Sunday, March 16, 2014

Winchester College Society 50 Years On Dinner

School, Chapel and Chantry Cloisters
The Winchester College Society held a 50 years-on dinner in School on 15th March 2014. In fact it was for the leavers in the 1963, 1964 and 1965 years and about seventy people attended. The Warden-Elect, Charles Sinclair and David Fellowes presided and Herry replied for the old boys.

Sixes played in Meads
We watched Sixes being being played in the afternoon (OTH v Commoners) and attended Compline in the Chapel before dinner.

Compline in chapel

The Dinner

The Dinner guests
For more photos from the day, click the heading
Warden-Elect, Gentleman,

What a pleasure to be back in these hallowed halls again, and this time amongst people who are no longer trying to turn you into a muddy pulp on the football field. But to get my first inconsequential point in early, doesn't the irony of the name ’Winkies’ rather wear off after a while? Can we not find another name for it? I suggest something like ‘Posts’ or even possibly ‘The Hot Game’....

It’s very good to see such a good turn-out of old friends here, though recognizing some of them has been a problem – and I’m sure that’s mutual, but as we approach our 70th years, we should hold to the old prayer: ‘God give me the senility to forget the people I never liked anyway, the good fortune to run into the ones I do - and the eyesight to know the difference’. Actually, I ran into very few timesome Widmerpools in my time here, but am reminded of the story of the two men who had hated each other at school and ran into each other again 40 years later on the platform at Waterloo Station. One had become an admiral and the other a rather portly bishop and both were in full fig. Seeing the admiral, the bishop called out: ‘Tell me, station-master, what time does this train get into Southampton?’  To which the admiral replied: “Madam, in your condition, you shouldn’t even be travelling.’

Now if I have anything remotely serious to say about the school tonight, it is about character.  I’ve always believed strongly in the old idea that ‘The purpose of education is character’ - and it was interesting to see its history examined in a recent edition of The Trusty Servant. The concept of course comes from Plato’s ‘Republic’, which brings it somewhat closer to home, that having been part of the life’s work of the headmaster in our time, Desmond Lee, though he is perhaps better known to this audience for his pretty daughter, Polly! Though I believe good character to be substantially inherited and imbued from our parents, it must also derive from our schooling – particularly from the fundamental moral character of the school and the qualities it instills in its pupils. And I think that the school in our day did instill a decent moral character – and I’m sure still does. I won’t attempt to define good character tonight, but surely the quality of not dipping one’s hand into pots of other people’s money ranks high. I’m sure that no OWs have been involved in the current FOREX and LIBOR scandals – and even past excesses such as baby syndicates’ at Lloyd’s. All such ‘opportunities’ must be passed up with lofty distain. And don’t get me started on the moral corruption of American-style bonuses. In our day all you expected was a ‘well done’ from your senior partner, and to be offered a monetary bonus might well have been taken as an insult. Bonuses were something offered to the builder to get him to finish one’s house on time.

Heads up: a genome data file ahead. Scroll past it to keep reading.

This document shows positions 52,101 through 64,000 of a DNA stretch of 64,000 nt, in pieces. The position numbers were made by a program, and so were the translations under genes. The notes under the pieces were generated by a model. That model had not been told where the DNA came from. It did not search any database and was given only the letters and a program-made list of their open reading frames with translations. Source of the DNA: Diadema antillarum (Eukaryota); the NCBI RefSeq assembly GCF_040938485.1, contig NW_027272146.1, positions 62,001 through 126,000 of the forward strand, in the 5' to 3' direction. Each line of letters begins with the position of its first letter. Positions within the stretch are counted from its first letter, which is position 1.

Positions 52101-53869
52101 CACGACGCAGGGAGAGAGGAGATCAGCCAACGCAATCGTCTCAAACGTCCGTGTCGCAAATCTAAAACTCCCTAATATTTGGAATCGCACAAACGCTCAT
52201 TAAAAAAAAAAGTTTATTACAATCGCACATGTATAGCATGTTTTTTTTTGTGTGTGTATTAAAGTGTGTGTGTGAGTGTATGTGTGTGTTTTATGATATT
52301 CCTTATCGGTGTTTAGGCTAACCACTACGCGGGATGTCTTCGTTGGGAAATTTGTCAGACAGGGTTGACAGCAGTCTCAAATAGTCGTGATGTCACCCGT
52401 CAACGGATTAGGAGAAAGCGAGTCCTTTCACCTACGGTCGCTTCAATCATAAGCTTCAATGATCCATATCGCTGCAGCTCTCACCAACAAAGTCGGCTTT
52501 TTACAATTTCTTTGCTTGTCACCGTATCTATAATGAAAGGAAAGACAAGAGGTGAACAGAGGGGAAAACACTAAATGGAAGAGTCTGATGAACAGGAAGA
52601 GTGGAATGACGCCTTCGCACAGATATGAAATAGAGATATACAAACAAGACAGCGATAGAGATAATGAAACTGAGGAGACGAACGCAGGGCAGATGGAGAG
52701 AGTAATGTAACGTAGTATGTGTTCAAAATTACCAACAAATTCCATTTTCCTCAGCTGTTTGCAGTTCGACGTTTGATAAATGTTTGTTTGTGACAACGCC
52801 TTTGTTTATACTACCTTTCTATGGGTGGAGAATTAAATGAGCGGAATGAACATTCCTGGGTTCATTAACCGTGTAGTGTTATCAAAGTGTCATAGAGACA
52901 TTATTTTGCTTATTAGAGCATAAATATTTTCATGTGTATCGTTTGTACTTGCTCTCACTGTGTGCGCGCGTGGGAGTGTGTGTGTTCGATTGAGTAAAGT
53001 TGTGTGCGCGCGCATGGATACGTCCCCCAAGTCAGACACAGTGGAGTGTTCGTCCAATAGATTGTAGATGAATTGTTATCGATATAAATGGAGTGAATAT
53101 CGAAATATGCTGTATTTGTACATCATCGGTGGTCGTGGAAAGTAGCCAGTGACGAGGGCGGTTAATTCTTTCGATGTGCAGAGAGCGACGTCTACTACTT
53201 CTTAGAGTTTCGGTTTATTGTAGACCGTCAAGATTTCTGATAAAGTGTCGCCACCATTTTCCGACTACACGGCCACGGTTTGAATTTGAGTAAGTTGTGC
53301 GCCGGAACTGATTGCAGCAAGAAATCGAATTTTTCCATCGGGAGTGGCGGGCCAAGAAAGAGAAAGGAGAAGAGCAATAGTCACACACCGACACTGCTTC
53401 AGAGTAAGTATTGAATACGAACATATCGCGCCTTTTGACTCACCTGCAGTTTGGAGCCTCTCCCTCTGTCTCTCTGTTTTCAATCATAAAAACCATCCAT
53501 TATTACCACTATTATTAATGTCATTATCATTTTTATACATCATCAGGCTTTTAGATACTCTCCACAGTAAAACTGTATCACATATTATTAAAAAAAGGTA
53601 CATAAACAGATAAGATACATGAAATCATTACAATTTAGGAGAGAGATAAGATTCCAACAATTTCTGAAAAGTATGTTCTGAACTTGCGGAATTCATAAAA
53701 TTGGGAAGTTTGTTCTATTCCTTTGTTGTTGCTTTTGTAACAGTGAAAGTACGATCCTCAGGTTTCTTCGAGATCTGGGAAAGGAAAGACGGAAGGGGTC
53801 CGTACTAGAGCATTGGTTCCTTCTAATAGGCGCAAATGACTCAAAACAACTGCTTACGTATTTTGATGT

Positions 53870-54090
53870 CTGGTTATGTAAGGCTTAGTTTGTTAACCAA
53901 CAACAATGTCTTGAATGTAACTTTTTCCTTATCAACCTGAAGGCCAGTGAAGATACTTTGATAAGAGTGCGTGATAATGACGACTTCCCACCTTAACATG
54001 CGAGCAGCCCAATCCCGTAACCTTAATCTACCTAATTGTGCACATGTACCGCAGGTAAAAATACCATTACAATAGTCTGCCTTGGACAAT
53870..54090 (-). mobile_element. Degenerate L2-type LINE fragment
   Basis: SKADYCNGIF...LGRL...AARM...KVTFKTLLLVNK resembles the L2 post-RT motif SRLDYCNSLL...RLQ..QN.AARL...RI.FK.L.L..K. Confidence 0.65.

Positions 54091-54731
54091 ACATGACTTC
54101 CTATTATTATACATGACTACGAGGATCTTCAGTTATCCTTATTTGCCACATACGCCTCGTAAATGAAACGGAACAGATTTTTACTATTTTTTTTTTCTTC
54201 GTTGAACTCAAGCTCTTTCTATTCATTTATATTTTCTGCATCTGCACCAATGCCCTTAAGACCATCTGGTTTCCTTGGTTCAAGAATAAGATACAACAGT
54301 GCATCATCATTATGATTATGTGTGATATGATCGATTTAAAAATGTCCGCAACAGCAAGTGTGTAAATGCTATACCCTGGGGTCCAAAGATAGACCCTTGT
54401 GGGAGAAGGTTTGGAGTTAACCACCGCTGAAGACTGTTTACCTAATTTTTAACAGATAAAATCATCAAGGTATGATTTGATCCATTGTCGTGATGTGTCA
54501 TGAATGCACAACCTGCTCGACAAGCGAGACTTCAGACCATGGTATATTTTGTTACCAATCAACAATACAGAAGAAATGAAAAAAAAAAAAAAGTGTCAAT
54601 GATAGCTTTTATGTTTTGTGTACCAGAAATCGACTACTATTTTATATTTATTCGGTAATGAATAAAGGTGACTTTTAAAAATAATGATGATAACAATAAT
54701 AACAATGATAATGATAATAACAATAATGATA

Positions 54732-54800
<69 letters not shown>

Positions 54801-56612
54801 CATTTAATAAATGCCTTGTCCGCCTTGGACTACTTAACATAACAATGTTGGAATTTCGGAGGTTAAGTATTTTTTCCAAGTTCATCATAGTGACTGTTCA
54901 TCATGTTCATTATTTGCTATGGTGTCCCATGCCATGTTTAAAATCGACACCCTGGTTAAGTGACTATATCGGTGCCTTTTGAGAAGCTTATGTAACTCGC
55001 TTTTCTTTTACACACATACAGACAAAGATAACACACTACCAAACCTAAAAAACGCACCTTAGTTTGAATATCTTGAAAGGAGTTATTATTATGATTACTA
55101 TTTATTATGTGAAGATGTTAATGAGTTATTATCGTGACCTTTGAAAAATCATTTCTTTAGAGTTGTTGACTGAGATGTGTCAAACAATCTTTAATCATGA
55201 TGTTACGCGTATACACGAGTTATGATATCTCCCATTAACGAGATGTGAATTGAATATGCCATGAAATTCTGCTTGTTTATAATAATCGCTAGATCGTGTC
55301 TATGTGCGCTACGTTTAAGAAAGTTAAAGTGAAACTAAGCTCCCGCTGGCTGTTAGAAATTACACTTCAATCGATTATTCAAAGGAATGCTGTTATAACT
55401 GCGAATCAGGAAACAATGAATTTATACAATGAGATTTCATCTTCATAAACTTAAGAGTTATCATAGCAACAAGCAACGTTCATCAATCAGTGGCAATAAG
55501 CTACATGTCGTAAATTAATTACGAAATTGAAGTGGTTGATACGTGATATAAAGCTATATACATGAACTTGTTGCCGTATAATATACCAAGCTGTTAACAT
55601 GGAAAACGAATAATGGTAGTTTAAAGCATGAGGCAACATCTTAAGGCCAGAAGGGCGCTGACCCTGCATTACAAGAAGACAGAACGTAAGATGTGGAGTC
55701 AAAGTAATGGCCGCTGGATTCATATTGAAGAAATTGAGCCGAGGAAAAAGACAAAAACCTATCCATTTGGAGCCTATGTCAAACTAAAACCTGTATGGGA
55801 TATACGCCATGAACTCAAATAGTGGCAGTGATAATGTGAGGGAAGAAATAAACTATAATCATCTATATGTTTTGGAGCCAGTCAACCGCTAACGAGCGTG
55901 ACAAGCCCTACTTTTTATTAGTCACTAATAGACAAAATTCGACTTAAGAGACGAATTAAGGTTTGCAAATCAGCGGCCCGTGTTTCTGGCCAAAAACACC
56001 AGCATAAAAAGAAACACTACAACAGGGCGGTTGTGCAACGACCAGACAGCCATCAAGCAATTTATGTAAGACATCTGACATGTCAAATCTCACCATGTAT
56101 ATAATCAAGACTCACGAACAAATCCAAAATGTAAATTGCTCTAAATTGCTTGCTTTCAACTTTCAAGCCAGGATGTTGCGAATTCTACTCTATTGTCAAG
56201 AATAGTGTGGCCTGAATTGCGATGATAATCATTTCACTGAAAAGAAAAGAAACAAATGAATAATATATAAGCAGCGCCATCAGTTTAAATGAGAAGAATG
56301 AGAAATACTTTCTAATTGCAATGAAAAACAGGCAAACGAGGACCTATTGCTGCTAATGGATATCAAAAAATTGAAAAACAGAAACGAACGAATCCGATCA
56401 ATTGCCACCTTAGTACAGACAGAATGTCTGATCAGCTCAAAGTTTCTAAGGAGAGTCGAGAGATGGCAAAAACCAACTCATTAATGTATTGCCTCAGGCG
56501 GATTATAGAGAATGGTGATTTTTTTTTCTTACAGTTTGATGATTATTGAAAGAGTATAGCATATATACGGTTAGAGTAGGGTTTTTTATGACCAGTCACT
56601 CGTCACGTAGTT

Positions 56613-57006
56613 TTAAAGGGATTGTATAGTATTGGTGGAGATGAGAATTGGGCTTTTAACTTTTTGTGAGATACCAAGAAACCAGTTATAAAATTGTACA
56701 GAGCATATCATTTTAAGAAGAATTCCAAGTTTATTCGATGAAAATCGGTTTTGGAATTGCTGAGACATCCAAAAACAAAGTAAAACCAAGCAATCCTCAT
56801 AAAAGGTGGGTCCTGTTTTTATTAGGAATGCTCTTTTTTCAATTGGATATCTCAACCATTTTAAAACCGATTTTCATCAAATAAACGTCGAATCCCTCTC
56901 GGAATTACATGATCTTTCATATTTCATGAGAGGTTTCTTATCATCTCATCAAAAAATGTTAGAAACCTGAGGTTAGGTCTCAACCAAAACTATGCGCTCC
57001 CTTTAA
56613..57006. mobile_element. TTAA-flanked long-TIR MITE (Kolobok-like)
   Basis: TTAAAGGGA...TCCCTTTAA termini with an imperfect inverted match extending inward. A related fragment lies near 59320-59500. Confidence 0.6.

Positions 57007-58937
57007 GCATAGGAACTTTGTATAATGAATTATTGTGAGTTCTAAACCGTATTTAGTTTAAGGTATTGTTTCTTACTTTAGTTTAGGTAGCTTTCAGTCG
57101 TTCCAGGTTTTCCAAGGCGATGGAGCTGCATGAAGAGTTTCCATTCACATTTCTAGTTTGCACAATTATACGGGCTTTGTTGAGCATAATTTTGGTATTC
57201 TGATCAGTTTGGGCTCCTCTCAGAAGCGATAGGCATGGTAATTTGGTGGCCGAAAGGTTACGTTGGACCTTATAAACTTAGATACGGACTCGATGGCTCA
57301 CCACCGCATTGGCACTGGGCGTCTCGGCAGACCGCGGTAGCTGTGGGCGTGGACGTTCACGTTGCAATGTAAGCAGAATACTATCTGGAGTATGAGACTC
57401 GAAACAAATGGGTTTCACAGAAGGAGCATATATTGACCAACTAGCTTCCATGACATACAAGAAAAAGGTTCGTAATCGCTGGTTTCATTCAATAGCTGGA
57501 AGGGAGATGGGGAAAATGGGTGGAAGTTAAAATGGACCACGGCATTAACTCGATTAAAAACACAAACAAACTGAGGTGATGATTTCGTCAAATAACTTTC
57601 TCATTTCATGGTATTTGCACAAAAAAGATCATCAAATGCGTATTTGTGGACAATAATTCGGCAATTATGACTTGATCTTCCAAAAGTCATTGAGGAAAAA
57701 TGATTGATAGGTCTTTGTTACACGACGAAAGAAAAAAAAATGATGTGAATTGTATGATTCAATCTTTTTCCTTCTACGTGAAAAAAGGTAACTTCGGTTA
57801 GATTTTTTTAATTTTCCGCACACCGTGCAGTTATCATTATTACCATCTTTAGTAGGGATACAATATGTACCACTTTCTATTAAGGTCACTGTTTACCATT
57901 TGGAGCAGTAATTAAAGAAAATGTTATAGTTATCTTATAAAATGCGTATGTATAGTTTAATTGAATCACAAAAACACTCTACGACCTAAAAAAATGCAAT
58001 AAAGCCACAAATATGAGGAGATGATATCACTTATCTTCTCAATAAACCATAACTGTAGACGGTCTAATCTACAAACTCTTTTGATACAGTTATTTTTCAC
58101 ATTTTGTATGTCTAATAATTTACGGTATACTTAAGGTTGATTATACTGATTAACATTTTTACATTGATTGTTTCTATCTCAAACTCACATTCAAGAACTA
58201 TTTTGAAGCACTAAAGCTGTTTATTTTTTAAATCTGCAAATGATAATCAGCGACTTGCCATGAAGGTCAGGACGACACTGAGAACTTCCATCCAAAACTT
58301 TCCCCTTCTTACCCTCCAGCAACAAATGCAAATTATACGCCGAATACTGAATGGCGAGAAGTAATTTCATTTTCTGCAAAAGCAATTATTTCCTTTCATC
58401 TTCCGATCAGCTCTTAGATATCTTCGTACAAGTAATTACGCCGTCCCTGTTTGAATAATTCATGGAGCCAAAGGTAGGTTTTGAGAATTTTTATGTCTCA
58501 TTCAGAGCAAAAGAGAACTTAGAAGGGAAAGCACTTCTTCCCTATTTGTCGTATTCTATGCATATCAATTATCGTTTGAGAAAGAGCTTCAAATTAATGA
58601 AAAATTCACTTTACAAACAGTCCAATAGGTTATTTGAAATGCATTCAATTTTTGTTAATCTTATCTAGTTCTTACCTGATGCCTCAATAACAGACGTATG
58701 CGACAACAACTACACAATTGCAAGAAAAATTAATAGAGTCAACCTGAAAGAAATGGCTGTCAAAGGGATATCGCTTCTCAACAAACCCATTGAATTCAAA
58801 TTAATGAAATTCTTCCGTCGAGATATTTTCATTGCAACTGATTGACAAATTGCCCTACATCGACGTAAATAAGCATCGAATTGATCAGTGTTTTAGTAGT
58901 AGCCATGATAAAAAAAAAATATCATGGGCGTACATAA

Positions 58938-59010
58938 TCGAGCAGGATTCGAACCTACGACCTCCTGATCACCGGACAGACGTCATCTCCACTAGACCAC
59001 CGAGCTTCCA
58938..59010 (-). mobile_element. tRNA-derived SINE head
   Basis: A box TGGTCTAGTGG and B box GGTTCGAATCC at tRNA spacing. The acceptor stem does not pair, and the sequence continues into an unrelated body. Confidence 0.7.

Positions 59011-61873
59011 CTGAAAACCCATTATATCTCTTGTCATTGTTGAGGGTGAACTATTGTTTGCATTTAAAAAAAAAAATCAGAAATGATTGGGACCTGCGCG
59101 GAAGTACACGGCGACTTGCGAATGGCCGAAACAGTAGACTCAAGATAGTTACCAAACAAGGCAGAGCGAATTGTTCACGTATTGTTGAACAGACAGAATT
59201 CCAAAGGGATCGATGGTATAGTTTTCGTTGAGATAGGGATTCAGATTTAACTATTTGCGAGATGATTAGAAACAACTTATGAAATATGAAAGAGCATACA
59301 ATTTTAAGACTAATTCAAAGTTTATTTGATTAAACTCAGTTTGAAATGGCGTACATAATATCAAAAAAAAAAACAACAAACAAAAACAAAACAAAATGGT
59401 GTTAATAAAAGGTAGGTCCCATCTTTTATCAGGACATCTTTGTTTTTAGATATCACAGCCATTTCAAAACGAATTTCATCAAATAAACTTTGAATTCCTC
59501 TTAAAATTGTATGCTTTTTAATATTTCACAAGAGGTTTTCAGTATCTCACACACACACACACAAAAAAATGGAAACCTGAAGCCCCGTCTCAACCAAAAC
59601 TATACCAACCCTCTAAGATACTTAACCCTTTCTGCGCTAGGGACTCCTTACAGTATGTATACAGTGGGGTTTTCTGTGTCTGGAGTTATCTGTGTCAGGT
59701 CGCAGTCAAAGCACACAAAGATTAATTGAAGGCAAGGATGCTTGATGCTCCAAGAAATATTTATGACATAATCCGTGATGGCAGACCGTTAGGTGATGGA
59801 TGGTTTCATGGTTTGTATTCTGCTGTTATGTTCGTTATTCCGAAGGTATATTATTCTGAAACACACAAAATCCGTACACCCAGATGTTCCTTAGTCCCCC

But of course, it’s too easy to be righteous about other people’s character and morality. I am reminded of the two bishops having a drink together at the Athenaeum and discussing modern morals. One says to the other, ‘I never slept with my wife before I married her, did you?’ to which the other replied, ‘I really can’t remember old boy. Remind me, what was her maiden name?’

Now, I think we can all agree that it helps develop your character to face some adversity in life, but leaving your prep-school, where you were probably top dog, and being surrounded by larger, stronger, faster and cleverer people than yourself was undoubtedly a ‘good thing’. You also learned to your chagrin that those who were especially bright were more often than not bloody good athletes as well. So any childish notions of fairness got trampled on pretty quickly too. I wasn’t especially good at the principal sports, being small for my age until about 16, and so coxed eights on that narrow ditch the Itchen Navigation, but I became quite good at tolling, and was taught a valuable character-building lesson in the year that I was fancied to win the senior steeplechase – I think the same year that the great Nick Ward-Jackson enlivened the sport by completing half the course on a fine grey. Anyway, I was cantering home and acknowledging the roars of the crowd, when Simon Beloe, who had trailed me all round, pounded up and overtook me on the finish line. I will only say that we are friends to this day, so I must have learned something, even if when I speak his name it is usually in the same sentence as the word ‘swine’.

Of course you go on learning further character-building lessons throughout life. We must now all be grandfathers, and learn much humility from our grandchildren. I particularly like the story of the little boy who asked his grandfather if he would make a noise like a frog. ‘Why?’ asked his grandfather.  “Because’, the little boy replied, ‘Mummy and Daddy say that when you croak, we can get a new car’.   

That brings me rather too neatly to the Goddard Legacy Society, the relatively painless way in which we can all ensure that as wide a number of future generations as possible can have their characters developed by this marvelous school, and I join the Warden-Elect in urging us to take advantage of it before we croak.

I now invite you all to rise and drink the toast ‘Stet Res Wiccamica’.

Herry Lawford (G. 1959-1964)